A chance to comment on the city budget

The Board of Aldermen will hold a public hearing on the proposed city budget Wednesday, April 5, at 7 p.m. at Milford City Hall.

This is a chance for residents to comment on the proposed city and school spending plans for 2017-18.

The Board of Finance recently voted forward a city budget for 2017-18 that leaves taxes and city services pretty much the same for next year.

But that could all change during the final phase of the budget-setting process if the looming state budget hits Milford with millions of dollars in cuts to state aid.

Milford’s finance board voted March 8 in favor of a $207.9-million budget plan for 2017-18, which is up $3.4 million from the current $204.5 million and marks an increase of 1.7%.

Despite that slight increase, due to an increase in taxable property in the city, the plan would drop the mill rate slightly, from 27.84 to 27.73. That is a .4% decline in the tax rate, which Mayor Ben Blake described as “essentially a flat budget.”

The plan now moves to the Board of Aldermen for final approval.

After the April 5 public hearing, the board will meet April 10, 17, 25, May 3 and 10 to discuss the different budget requests. Education operations, which is typically a longer discussion, will be the focus of the April 25 meeting.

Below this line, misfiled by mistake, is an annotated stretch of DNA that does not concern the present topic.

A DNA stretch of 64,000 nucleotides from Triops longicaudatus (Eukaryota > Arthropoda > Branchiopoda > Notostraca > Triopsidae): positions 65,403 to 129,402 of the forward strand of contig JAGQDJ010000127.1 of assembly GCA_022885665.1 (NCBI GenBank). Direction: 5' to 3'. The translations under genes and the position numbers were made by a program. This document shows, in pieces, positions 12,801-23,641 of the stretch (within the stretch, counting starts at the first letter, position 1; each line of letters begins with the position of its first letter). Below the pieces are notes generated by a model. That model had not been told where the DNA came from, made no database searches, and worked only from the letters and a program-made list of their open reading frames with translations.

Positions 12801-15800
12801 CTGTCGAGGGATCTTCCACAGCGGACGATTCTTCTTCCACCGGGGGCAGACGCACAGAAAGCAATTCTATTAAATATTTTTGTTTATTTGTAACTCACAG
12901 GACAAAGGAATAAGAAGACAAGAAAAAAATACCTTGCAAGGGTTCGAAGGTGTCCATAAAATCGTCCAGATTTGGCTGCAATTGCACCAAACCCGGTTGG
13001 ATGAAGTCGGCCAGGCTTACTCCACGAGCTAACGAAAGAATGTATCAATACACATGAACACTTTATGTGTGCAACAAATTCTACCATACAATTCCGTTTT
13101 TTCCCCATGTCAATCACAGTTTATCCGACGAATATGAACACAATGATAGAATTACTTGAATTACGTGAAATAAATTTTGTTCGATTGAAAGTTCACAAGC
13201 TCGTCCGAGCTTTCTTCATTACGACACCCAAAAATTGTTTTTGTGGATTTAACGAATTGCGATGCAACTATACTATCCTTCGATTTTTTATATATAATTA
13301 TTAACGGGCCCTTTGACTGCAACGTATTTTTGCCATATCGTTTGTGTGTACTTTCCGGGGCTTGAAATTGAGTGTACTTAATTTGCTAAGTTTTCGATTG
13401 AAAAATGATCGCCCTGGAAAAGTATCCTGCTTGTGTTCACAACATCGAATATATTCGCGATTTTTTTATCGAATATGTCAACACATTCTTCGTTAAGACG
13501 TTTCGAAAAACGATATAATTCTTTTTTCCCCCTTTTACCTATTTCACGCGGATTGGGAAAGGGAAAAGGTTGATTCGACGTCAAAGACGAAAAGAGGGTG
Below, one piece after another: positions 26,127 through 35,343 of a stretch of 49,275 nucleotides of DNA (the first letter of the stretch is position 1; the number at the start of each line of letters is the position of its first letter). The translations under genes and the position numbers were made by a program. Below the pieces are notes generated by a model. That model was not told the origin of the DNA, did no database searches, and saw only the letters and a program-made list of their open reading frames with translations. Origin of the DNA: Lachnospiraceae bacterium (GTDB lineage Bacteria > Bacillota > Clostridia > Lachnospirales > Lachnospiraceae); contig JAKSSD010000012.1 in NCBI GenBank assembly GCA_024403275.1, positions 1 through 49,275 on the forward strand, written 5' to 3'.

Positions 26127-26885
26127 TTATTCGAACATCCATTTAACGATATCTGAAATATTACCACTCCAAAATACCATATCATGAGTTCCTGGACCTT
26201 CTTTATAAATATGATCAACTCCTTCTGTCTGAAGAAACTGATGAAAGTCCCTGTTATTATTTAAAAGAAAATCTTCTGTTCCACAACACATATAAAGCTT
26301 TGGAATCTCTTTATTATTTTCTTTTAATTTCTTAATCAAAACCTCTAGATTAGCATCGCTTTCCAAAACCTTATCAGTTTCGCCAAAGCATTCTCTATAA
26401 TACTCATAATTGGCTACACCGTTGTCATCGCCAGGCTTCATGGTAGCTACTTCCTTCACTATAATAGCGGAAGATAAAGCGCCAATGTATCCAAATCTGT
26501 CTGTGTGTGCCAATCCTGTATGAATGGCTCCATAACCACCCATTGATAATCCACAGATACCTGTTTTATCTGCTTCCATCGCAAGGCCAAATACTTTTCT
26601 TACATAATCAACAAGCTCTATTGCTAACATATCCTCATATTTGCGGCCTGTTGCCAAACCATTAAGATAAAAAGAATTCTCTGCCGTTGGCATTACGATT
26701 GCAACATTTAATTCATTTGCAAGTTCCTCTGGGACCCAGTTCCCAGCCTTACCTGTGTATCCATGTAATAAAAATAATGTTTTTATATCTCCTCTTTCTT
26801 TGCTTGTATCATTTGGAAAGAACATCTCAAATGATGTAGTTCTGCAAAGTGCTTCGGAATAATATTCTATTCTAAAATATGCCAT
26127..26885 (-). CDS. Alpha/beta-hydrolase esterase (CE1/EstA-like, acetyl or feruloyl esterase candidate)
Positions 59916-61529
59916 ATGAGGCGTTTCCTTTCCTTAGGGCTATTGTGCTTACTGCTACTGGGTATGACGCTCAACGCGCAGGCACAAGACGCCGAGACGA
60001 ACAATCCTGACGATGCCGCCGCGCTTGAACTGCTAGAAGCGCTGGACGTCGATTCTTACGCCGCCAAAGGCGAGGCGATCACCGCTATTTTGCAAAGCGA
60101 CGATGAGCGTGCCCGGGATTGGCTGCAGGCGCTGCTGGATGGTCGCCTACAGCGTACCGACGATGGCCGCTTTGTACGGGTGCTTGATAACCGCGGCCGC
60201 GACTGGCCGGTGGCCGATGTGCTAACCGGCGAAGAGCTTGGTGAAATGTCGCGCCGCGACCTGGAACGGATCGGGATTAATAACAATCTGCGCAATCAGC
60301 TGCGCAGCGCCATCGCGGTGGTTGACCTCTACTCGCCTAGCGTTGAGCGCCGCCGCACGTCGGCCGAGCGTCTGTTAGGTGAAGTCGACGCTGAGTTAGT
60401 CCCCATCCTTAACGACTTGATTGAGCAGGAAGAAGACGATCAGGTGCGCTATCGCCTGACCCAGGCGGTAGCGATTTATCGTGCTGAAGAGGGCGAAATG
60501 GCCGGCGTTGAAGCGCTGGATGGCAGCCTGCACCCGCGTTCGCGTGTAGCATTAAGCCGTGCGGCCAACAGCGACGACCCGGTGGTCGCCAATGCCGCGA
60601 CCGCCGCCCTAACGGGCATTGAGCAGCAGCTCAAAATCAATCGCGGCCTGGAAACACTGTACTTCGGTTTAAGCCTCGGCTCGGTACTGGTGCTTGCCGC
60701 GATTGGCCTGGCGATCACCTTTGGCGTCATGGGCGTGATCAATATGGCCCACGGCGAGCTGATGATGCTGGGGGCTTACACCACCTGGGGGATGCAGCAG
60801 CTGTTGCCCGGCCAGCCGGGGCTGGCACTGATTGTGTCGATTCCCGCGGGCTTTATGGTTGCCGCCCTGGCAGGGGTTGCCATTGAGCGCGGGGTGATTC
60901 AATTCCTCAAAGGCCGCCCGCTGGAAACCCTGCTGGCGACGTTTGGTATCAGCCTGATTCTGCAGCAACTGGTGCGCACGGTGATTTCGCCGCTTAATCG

All budget workshop meetings start at 7 p.m. at Milford City Hall.

The schedule calls for voting to start on the budget Monday, May 15, at 7 p.m. with subsequent dates set aside if the voting takes longer than one meeting.

Mayor Blake has described the budget plan as conservative. It eliminates at least three jobs in the Public Works Department, plus 14.4 teaching positions and three paraprofessional positions in the schools.

Finance Board Chairman Brian Lema said the board received several letters from residents asking that they not reduce the school board spending plan. The board made a technical cut, but otherwise left the school board’s request alone. The school board had asked for $40,000 for an additional school resource officer, but since that wasn’t matched on the city side of the budget, the finance board voted to subtract that from the board’s request. The school board’s request was $92,336,582 and is now $92,296,582, marking a historically low .74% increase over the current spending plan of $91,611,950.

The public hearing is a good chance for residents to make their opinions known about the spending plans.

In past years, turnout has been very low at public hearings concerning the budget. But if residents feel that certain city services deserve more focus, this is the time to let city leaders know. More details about the budget proposal can be found on the city website: Ci.milford.ct.us.